• California State Railroad Museum, 111 I St., ☎ +1 916 323-9280. A huge museum of railroad history with a large collection of old yet well-preserved trains and equipment. If possible, take Amtrak to the Sacramento station to get into a trainy mood for it. $8 adults, $3 ages 6–17, 5 and under free.
  • Steam train rides, Central Pacific Railroad Freight Depot (just south of the Railroad Museum). Hourly, on weekends April through September. Operated by the Railroad Museum, these forty-minute excursions are pulled by a historic steam locomotive along the nearby river levees. $8 adults, $3 ages 6–17, 5 and under free.
  • Sacramento History Museum, 101 I St, ☎ +1 916 808-7059. 10AM–5PM. The Sacramento History Museum explores the region's history from the days before the Gold Rush to the present throughout the museum's two stories of interactive galleries. The museum also offers the perfect starting point for exploring the Old Sacramento State Historic Park! $8/adult, $5/child, 5 and under free.

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Events and Festivals

Holidays

  • New Year’s Eve - The US celebrates the outgoing of the old year and incoming of the New Year quite dramatically. Every state boasts its own parties to ring in the New Year, but none is more extravagant than New York’s Time Square, which sees people overflowing into the neighboring restaurants, bars, parks, beaches, and neighborhoods.
  • Martin Luther King Jr. Day (officially Birthday of Martin Luther King, Jr. and sometimes referred to as MLK Day) is an American federal holiday marking the birthday of Martin Luther King Jr. It is observed on the third Monday of January each year, which is around King's birthday, January 15. The holiday is similar to holidays set under the Uniform Monday Holiday Act. The earliest Monday for this holiday is January 15 and the latest is January 21. King was the chief spokesperson for nonviolent activism in the Civil Rights Movement, which successfully protested racial discrimination in federal and state law.
  • St Patrick’s Day - March 17 celebrates the US’s large Irish population. Many cities around the country boast boisterous parades and Irish-themed parties, especially New York and Chicago, where the river is dyed green. Be wary of the drunkenness that dominates as this is definitely a party-day.
  • Memorial Day - Memorial Day is an important holiday throughout the United States, but not for crazy festivities. Parades commemorating wartime heroes are often held and the day is also the ‘unofficial’ start of summer. Most visitors follow the crowds to parks and beaches, which are capped off with informal BBQs.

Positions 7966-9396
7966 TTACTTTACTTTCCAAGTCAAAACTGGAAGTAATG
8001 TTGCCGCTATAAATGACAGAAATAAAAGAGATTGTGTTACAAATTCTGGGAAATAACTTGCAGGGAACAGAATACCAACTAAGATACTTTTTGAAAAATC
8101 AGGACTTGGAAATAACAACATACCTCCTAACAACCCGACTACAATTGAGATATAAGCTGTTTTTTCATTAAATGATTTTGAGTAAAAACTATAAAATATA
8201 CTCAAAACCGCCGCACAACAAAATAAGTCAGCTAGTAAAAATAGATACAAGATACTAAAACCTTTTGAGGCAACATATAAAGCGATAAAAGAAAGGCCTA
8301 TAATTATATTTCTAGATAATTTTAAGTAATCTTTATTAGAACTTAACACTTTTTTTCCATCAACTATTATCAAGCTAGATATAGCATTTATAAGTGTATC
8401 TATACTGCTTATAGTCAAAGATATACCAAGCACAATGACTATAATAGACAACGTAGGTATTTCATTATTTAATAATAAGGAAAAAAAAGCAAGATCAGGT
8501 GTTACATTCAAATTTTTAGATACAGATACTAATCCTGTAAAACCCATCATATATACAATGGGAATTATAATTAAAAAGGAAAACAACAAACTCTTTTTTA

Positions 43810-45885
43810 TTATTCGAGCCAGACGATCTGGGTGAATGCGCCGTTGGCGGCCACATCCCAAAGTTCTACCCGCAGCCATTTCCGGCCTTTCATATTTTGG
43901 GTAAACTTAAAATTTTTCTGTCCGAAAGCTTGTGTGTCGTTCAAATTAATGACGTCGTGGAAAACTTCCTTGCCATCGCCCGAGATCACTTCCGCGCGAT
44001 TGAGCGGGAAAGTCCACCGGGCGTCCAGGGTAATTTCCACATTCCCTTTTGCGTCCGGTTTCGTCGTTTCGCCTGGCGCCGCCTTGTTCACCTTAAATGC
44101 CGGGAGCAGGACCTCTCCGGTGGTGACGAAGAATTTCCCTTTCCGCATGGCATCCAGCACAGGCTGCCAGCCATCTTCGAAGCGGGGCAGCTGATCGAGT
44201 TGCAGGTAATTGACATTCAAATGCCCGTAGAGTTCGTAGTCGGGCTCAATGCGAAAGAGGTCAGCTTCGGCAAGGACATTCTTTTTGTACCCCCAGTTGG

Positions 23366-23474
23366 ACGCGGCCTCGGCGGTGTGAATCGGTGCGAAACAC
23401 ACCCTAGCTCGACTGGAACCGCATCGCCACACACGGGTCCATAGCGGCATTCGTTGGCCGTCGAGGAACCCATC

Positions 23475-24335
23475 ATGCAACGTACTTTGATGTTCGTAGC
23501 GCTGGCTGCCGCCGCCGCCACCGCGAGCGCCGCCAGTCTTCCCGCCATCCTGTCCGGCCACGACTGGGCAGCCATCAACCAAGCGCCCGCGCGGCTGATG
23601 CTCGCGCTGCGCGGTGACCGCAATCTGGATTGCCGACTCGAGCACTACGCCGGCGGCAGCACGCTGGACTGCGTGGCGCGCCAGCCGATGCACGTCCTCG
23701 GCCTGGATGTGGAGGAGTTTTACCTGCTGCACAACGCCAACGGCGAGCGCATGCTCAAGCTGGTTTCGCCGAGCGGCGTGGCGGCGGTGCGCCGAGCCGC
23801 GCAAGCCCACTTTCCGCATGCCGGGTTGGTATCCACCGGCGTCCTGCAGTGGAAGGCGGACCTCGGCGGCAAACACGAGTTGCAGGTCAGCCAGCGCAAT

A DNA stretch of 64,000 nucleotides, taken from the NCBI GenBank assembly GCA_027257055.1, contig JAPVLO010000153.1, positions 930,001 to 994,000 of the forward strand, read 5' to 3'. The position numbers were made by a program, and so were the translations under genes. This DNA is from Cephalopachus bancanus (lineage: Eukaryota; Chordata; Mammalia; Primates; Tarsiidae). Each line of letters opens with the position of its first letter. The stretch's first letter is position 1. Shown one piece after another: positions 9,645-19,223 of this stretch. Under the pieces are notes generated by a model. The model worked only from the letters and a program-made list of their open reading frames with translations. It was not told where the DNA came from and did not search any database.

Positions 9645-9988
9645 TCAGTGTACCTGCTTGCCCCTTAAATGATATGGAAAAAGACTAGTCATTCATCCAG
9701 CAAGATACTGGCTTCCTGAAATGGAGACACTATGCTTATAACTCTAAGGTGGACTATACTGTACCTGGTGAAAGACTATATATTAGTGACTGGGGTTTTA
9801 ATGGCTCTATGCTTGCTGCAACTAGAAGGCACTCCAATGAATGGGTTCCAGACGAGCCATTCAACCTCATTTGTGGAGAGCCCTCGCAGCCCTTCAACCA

• Independence Day - Also known as the Fourth of July, Independence Day celebrates the US’s break from the British during the 18th century. Barbecues, street parties, beach trips, and weekend getaways are commonplace to appreciate freedom.
  • Labor Day is a public holiday celebrated on the first Monday in September. It honors the American labor movement and the contributions that workers have made to the strength, prosperity, laws, and well-being of the country. It is the Monday of the long weekend known as Labor Day Weekend. It is recognized as a federal holiday. Beginning in the late 19th century, as the trade union and labor movements grew, trade unionists proposed that a day be set aside to celebrate labor.
  • Halloween - Halloween is a fun holiday on October 31 for all generations to dress up in costumes and relive their youth. Children walk around the neighborhood trick-or-treating for candy, while adults attend parties. Other seasonal events include haunted houses, pumpkin farms and carving, and corn mazes.
  • Thanksgiving - On the fourth Thursday in November, Thanksgiving is held in almost every home in the US. Tourists will have a hard time finding anything to do as the country essentially shuts down in observation. A typical Thanksgiving meal consists of turkey, stuffing, mashed potatoes and pumpkin pie commemorating the original Pilgrim’s feast at Plymouth Rock.
  • Christmas - On December 25, Christians celebrate Christmas as the pinnacle of their calendar by attending church and opening gifts from Santa Claus. Almost everything shuts down to promote family togetherness. The northern regions hope to experience a “white Christmas,” with trees and festive lights blanketed by snow.

Sport

  • Super Bowl Sunday - the world’s most watched sporting event and one of the highest grossing TV days of the year, Superbowl Sunday is a spectacular extravaganza. Held the first Sunday in February, the Superbowl is the final playoff game between the NFL’s top two teams. The venue rotates every year around America, yet the local parties seem to remain. Pubs, bars and restaurants are great places to enjoy the Superbowl or locals throw their own parties with different variations of betting.